Improved GPAs for Bayshore's Greene, Sanon ensure eligibility
For Le’Quayvaious Greene, a Bayshore High wide receiver, receptions, yards and yards after catch all are important numbers.
For Eishinner Sanon, a Bayshore High running back, rushes, yards and yards per carry all are important numbers.
But for both, about to start their first seasons of Bruin football, one number controls all others.
The two learned in most difficult fashion that the “student” part of student-athlete can’t be ignored. The senior Greene played at Manatee High, first for the Hurricane freshman team, then the JV.
Before his junior year, hoping to “turn my life back around,” Greene transferred to Bayshore, bringing a 1.81 GPA with him.
A student-athlete must maintain at least a 2.0 to be eligible to play. Greene wasn’t close, causing him to miss his junior season.
“Skipping class, dumb stuff, not turning in work,” the 6-foot-1, 163-pounder said. “I wasn’t taking it seriously.’’
“He came up to me the second day of school,” Bruin head coach John Biezuns said, “introduced himself and said, ‘I want to play football. I know my GPA is low, but mark my words, I’ll get it there.’ ”
The senior Sanon left North Springs Charter High School in Atlanta to live with family in the area. Like Greene, the 5-9, 197-pound back enrolled at Bayshore before his junior year. His 1.6 GPA forced him to sit out the season as well.
“This last year, sitting out, made me miss football a lot,” Sanon said. “I took my freshman and sophomore years as a joke, but my junior year, I really realized that I could have all the talent in the world, but without the grades, I won’t go nowhere.”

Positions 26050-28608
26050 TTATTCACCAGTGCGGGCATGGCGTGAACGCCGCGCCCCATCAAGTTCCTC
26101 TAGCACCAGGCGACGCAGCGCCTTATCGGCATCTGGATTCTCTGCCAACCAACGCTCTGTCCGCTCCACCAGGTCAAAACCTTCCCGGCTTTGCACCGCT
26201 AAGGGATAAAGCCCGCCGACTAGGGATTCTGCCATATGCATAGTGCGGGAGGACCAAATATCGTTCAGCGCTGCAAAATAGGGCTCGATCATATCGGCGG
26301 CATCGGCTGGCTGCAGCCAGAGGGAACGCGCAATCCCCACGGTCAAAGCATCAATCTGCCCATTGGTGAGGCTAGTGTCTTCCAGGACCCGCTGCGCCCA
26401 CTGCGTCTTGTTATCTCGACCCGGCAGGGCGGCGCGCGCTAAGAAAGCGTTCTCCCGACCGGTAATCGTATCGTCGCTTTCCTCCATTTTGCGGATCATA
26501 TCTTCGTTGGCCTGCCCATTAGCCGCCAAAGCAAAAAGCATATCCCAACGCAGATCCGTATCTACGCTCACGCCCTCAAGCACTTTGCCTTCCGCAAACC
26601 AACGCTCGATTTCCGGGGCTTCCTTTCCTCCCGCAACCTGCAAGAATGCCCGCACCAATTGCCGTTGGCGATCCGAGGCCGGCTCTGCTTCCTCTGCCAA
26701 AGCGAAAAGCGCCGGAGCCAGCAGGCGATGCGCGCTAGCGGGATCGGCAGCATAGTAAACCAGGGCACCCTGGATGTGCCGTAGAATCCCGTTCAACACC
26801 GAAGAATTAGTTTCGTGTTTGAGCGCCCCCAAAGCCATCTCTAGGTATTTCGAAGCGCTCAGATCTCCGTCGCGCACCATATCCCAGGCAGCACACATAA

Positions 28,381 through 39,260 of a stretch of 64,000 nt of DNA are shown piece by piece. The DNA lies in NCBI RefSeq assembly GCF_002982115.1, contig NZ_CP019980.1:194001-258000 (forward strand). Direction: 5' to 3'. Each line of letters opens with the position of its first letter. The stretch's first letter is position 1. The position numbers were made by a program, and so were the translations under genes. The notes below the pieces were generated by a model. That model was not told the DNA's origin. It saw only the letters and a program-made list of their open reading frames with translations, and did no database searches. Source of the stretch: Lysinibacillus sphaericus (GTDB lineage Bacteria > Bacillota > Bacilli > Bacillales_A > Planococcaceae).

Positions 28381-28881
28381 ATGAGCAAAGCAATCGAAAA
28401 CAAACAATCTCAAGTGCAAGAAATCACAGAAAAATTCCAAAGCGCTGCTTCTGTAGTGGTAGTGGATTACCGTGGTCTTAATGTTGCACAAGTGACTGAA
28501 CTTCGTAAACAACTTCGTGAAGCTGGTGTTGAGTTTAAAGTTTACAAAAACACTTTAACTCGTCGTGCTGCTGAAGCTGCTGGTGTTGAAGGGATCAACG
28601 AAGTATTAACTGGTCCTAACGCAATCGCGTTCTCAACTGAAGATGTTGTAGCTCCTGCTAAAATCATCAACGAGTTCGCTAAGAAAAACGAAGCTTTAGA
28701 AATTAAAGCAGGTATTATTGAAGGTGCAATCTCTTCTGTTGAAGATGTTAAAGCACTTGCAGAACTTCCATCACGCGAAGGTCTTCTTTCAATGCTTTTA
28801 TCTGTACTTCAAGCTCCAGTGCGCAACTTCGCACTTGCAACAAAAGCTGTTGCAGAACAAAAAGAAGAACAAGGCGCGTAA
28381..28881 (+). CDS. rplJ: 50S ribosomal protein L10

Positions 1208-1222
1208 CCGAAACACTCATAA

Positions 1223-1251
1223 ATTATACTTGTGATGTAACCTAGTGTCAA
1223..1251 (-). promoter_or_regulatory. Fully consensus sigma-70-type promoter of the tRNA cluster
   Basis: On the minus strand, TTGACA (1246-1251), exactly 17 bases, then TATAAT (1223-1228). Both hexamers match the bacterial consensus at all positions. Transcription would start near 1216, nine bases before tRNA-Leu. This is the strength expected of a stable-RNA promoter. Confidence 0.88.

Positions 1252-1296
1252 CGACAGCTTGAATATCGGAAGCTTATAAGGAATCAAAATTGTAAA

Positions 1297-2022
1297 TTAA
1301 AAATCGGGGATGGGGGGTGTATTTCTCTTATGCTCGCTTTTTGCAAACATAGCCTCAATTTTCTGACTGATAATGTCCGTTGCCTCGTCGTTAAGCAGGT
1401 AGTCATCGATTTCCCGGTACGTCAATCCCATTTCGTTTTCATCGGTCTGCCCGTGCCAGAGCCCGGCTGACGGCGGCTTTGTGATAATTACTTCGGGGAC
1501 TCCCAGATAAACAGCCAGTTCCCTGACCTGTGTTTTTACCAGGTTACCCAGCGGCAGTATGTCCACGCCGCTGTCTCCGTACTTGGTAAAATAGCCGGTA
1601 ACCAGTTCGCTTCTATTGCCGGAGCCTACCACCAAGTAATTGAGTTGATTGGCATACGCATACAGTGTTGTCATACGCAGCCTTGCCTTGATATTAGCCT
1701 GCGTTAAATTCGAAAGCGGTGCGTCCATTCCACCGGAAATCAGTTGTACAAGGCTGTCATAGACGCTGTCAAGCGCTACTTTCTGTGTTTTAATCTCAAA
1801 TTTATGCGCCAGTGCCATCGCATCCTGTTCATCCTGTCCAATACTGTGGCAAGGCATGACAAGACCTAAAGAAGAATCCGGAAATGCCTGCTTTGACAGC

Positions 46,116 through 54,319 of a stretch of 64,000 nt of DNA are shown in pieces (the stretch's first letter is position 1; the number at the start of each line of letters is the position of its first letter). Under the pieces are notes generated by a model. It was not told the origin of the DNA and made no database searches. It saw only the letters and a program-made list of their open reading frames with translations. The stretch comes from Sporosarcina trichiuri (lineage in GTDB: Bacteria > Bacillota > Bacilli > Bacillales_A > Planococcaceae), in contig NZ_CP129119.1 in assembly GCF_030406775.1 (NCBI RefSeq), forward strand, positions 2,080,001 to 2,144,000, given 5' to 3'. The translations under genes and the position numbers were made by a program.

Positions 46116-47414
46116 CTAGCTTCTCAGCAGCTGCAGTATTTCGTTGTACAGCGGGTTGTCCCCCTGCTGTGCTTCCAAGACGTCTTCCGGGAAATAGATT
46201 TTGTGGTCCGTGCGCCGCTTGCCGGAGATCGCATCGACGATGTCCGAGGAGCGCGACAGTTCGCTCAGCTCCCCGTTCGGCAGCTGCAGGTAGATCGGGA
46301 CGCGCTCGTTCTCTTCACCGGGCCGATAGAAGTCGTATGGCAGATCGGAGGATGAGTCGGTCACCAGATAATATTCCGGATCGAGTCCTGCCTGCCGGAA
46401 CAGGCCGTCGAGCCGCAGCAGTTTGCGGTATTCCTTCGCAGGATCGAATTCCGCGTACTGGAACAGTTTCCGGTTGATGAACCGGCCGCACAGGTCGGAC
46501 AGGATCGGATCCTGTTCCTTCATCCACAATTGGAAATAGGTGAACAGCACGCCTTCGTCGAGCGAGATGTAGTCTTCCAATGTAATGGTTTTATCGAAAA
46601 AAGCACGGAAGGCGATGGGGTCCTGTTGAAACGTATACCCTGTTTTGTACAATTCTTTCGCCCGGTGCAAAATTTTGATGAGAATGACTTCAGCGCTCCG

Luckily, the two fell under the watchful eye of outside linebacker coach David Stubbs, who teaches an online Drop-Out Prevention class at the school.
“That was one of the things we talked about,” he said. “ ‘Do you want to play football at the next level? If you do, you got to be eligible here.’ ”
“Stubbs is here almost 365 days a year and he’ll put in the time,” Biezuns said.
Stubbs fashioned an academic plan for Greene and Sanon. He determined which classes they had passed, which they had failed, credits accrued and GPAs. Stubbs made pacing charts to ensure they completed their work by the end of the school year.
Sanon admitted being weak in “just about all of” his courses. Greene had failed two advanced English courses, which meant daily work behind a computer, with Stubbs right there.
“He stood behind me when I was slacking again,” he said. “He stayed on me. If it’s something you want, you’re going to motivate yourself to do it and you’re going to do it regardless.”
Said Stubbs, “We had to chase after them and be on them. Once they started straying off, we said, ‘Hey, get back on track. We want you to be better. You should want to do better, so let’s go ahead and make it happen.’ ”
It all paid off. Green improved from a 1.81 to 2.37. “Now we’re talking about a guy who legitimately has a shot to play college football with a great GPA,” Biezuns said. “He’s put himself in a great position.”
“I didn’t really have a father figure, so I kind of looked at (Stubbs) as my father figure,” Greene said. “Very, very, very proud of myself.”
Sanon’s improvement was less dramatic, jumping from a 1.6 to 2.05. “He still has some work to do,” Biezuns said. “He can do it. He just has to work really hard.”
Considered the strongest player on the team, Sanon may be the primary ball carrier for the Bruins. Greene, already named a Bayshore captain, will catch passes from freshman quarterback Treyvon Jefferson.
Biezuns said both could start for any school in the area. “They’re that good.” Instead, they’ll start for Bayshore.
As long as they remain academically eligible.
“That’s going to happen,” Greene said. “I have to. This is my last chance. I got to go to college.”